دانلود مقاله ISI انگلیسی شماره 32791
عنوان فارسی مقاله

ویژگی های اختلال دوران کودکی/بیش فعالی در بزرگسالان اختلالات خلقی

کد مقاله سال انتشار مقاله انگلیسی ترجمه فارسی تعداد کلمات
32791 2012 7 صفحه PDF سفارش دهید محاسبه نشده
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عنوان انگلیسی
Childhood attention deficit hyperactivity disorder features in adult mood disorders
منبع

Publisher : Elsevier - Science Direct (الزویر - ساینس دایرکت)

Journal : Comprehensive Psychiatry, Volume 53, Issue 3, April 2012, Pages 217–223

کلمات کلیدی
اختلال دوران کودکی بیش فعالی ؛ اختلالات خلقی
پیش نمایش مقاله
پیش نمایش مقاله ویژگی های اختلال دوران کودکی/بیش فعالی در بزرگسالان اختلالات خلقی

چکیده انگلیسی

A significant overlap between childhood mood disorders and many aspects of attention deficit hyperactivity disorder (ADHD) has been established. High rates of co-occurrence, familial aggregation, and more severe clinical manifestations of the illnesses when they are comorbid suggest that common genetic and environmental factors may contribute to the development of both disorders. Research on the co-occurrence of childhood ADHD and mood disorders in childhood has been conducted. We retrospectively investigated childhood ADHD features in adults with mood disorders. Childhood ADHD features were measured with the Korean version of the Wender Utah Rating Scale (WURS). The sample consisted of 1305 subjects: 108 subjects were diagnosed with bipolar disorder type I, 41 with bipolar disorder type II, 101 with major depressive disorder, and 1055 served as normal controls. We compared total WURS scores as well as scores on 3 factors (impulsivity, inattention, and mood instability and anxiety) among the 4 different diagnostic groups. The 4 groups differed significantly from one another on all scores. The group with bipolar disorder type II obtained the highest total scores on the WURS. The impulsivity and inattention associated with childhood ADHD were more significantly related to bipolar disorder type II than with bipolar disorder type I. The mood instability and anxiety associated with childhood ADHD seem to be significantly related to major depressive disorder in adulthood. In conclusion, multifactorial childhood ADHD features were associated with mood disorders of adulthood.

مقدمه انگلیسی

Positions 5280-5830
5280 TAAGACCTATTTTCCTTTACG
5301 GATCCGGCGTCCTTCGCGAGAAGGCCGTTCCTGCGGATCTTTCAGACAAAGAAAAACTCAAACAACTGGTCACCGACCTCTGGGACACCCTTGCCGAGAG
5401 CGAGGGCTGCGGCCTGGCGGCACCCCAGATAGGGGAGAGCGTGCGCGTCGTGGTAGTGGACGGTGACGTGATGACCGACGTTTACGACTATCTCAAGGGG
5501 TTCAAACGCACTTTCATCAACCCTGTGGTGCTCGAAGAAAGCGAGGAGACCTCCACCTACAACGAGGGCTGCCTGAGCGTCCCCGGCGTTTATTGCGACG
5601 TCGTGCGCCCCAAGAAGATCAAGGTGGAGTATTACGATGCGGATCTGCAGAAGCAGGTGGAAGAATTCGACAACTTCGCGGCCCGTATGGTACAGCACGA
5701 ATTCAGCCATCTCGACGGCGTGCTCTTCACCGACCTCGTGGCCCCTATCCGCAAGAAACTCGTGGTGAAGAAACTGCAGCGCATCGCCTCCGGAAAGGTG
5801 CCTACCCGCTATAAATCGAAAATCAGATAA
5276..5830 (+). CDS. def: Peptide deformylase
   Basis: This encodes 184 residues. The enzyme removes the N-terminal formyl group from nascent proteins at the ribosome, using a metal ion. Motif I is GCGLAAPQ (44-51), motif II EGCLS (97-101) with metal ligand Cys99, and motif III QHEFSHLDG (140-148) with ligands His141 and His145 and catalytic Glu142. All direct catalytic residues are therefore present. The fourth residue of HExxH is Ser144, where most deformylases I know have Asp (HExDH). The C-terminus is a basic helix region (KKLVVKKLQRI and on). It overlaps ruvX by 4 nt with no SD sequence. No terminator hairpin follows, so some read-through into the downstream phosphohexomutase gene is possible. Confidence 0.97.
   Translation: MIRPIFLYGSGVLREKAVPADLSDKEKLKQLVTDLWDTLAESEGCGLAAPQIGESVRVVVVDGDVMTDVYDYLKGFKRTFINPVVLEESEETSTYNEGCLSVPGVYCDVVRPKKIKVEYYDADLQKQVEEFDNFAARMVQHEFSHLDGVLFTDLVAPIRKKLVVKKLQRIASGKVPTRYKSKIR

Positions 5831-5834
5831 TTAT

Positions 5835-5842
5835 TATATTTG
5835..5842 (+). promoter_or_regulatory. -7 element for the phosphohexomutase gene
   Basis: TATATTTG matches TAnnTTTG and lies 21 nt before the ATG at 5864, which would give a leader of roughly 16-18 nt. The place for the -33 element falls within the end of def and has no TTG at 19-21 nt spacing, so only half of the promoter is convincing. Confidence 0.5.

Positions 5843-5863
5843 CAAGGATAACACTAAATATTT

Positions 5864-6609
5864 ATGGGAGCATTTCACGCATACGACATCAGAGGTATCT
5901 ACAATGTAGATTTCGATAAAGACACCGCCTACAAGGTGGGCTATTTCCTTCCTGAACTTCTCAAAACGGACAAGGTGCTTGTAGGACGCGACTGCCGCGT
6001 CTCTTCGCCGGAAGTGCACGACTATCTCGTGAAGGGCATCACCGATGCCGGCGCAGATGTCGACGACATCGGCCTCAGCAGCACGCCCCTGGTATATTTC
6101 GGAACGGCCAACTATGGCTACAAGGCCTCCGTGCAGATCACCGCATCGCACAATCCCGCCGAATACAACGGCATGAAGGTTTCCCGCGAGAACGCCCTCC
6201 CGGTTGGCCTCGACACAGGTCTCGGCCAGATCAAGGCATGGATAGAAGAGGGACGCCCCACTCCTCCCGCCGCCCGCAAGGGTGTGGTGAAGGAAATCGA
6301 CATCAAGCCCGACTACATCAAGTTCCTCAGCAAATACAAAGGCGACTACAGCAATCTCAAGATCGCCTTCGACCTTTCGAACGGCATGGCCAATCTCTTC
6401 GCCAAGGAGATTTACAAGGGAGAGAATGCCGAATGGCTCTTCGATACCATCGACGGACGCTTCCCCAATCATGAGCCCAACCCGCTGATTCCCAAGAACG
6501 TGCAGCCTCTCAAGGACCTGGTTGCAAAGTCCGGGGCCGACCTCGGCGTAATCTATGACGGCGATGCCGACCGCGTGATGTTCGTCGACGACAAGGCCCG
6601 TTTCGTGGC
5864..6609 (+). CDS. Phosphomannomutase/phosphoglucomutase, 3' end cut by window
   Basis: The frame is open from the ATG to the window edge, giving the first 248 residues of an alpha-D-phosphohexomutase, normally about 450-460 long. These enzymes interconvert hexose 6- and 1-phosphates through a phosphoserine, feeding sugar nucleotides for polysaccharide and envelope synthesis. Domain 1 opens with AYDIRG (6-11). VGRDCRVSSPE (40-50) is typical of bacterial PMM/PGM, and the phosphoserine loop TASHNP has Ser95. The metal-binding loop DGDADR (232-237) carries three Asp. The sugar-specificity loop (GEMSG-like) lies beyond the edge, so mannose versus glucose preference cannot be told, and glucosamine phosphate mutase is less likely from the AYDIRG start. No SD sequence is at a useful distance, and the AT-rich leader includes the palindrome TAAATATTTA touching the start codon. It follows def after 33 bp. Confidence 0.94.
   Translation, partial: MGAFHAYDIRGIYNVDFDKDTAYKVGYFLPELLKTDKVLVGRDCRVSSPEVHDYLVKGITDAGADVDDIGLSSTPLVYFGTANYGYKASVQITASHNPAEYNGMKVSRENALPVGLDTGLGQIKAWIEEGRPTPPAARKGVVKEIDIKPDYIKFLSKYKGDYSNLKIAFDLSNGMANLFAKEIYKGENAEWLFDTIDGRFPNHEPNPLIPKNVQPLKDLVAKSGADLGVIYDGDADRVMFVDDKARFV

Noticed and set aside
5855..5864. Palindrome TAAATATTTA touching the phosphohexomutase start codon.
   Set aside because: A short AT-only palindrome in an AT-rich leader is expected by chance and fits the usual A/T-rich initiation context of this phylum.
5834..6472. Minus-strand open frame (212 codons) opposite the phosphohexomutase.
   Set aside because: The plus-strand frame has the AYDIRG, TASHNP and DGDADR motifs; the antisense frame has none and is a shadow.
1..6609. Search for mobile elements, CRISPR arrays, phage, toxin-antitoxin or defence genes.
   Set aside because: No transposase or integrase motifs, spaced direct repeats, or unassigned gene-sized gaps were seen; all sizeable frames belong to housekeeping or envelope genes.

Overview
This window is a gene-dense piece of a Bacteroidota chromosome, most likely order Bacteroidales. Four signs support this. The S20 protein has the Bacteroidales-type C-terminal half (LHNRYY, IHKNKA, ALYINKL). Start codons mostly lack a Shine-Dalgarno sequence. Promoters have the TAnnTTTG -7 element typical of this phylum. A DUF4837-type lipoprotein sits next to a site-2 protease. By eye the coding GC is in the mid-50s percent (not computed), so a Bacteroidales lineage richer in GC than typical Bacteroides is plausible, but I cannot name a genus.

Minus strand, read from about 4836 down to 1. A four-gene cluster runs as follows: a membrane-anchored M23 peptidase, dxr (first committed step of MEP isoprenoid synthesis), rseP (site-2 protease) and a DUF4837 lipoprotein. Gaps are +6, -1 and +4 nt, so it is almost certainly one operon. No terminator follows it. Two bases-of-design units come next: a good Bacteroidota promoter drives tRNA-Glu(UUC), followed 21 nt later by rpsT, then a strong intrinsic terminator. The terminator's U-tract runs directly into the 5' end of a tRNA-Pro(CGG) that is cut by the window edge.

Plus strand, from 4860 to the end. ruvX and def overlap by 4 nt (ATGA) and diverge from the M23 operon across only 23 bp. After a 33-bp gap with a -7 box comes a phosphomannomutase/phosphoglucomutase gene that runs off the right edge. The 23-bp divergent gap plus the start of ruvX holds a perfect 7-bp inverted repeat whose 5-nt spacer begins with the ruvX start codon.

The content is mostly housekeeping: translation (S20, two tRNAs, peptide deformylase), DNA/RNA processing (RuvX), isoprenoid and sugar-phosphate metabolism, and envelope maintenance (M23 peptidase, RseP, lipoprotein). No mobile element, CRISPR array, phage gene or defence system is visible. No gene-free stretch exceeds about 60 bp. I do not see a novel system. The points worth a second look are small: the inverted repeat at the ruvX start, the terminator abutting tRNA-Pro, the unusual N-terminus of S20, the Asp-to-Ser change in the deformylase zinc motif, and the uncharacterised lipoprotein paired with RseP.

Attention deficit hyperactivity disorder (ADHD) is a common psychiatric disorder in children and has been more frequently diagnosed in adults during recent years. Although the main features of ADHD are hyperactivity, inattention (INATT), and impulsivity (IMP), associated emotional and cognitive problems are also common. Attention deficit hyperactivity disorder is often associated with various comorbid conditions such as mood disorders, anxiety disorders, conduct and learning disorders in children, and substance use disorders in adults [1]. Mood disorders including bipolar disorder type I, bipolar disorder type II, and major depressive disorder are commonly found in children and adults with ADHD. The relationship between ADHD and bipolar disorder has been studied by many researchers. Attention deficit hyperactivity disorder has been diagnosed in up to 85% of children with bipolar disorder, and bipolar disorder has been found in up to 22% of children with ADHD [2] and [3]. About 16% of adult patients with bipolar disorder have also been diagnosed with adult ADHD [4] and [5], and approximately 10% of ADHD patients develop bipolar disorder [6]. In addition to the high comorbidity of ADHD and bipolar disorder, ADHD is 3 times more common in the relatives of bipolar patients than in those of normal controls, and bipolar disorder is twice as common in the relatives of ADHD patients as in those of normal controls [7]. The high co-occurrence of bipolar disorder and ADHD and the high rate of comorbidity between major depressive disorder and ADHD have also been found in youth, teenagers, and young female adults [8], [9] and [10]. Genes are considered to constitute an important etiologic factor in both mood disorders and ADHD. The heritability rates of bipolar disorder and major depressive disorder have been estimated between 36% and 70%, respectively [11]. The heritability of ADHD has been estimated to be as high as 80% [12]. Taken together, these studies suggest that mood disorders and ADHD share some common genetic characteristics and may operate on a common genetic pathway involving multiple genes [13]. According to a different perspective, it is possible that the ADHD features observed in mood disorders may derive from a different genetic source from that involved in the etiology of mood disorders or ADHD. Based on this view, ADHD features have been used to represent useful subphenotypes for mapping studies focused on mood disorders [14]. Comorbidity may implicate not only a common genetic etiology but also a particularly complex clinical picture. Usually, more severe mood disorders are associated with comorbid ADHD. Adult bipolar disorder with a history of childhood ADHD has shown a different disease course, irrespective of the presence of current adult ADHD. Adult patients with bipolar disorder and childhood ADHD had a significantly earlier age at onset of their first affective episode, more frequent affective episodes, and more interpersonal violence than did bipolar disorder patients without ADHD [5]. Another study also showed the unfavorable effect of childhood ADHD on the response to pharmacotherapy with mood stabilizers [15]. Youth with comorbid major depressive disorder and ADHD also reported more frequent recurrence of depression [16], earlier age at onset, longer duration of depressive illness, and a higher rate of suicidality and hospitalization compared with depression without ADHD [10]. The present study examined childhood ADHD features among adults with mood disorders. Our primary hypothesis was that childhood ADHD features would be observed more frequently in patients with mood disorders than in normal controls. Childhood ADHD features were retrospectively measured with the Wender Utah Rating Scale (WURS). Because the WURS addresses the complex emotional and behavioral symptoms of ADHD, scores on 3 established factors have been applied in further analyses. Bipolar disorder type I, bipolar disorder type II, and major depressive disorder were included for comparisons of WURS scores. Because our secondary hypothesis was that those with different mood disorders may differ with respect to the severity of their childhood ADHD features, we divided the bipolar disorder group into types I and II.